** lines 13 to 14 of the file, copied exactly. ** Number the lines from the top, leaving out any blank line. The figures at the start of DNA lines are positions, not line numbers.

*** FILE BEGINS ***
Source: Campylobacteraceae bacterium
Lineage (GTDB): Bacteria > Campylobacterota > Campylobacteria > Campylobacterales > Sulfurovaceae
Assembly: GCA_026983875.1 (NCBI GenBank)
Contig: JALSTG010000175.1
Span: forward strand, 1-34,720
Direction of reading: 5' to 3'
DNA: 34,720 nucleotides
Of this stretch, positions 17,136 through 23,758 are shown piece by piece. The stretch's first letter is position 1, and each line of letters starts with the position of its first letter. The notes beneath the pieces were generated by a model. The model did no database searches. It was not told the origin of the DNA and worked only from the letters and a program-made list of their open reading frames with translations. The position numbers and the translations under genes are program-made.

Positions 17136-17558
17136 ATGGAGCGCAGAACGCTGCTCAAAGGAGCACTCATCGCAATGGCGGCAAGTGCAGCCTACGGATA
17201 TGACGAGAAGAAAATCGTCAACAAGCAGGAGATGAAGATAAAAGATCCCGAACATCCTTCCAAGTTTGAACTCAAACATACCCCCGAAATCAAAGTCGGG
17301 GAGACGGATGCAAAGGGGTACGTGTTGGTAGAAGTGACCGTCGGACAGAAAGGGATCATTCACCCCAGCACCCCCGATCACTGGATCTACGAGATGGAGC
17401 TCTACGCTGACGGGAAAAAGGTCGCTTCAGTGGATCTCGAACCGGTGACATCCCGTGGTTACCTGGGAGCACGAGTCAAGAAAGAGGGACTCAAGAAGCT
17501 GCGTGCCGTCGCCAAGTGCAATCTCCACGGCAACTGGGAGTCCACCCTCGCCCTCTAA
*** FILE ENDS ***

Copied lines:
17401 TCTACGCTGACGGGAAAAAGGTCGCTTCAGTGGATCTCGAACCGGTGACATCCCGTGGTTACCTGGGAGCACGAGTCAAGAAAGAGGGACTCAAGAAGCT
17501 GCGTGCCGTCGCCAAGTGCAATCTCCACGGCAACTGGGAGTCCACCCTCGCCCTCTAA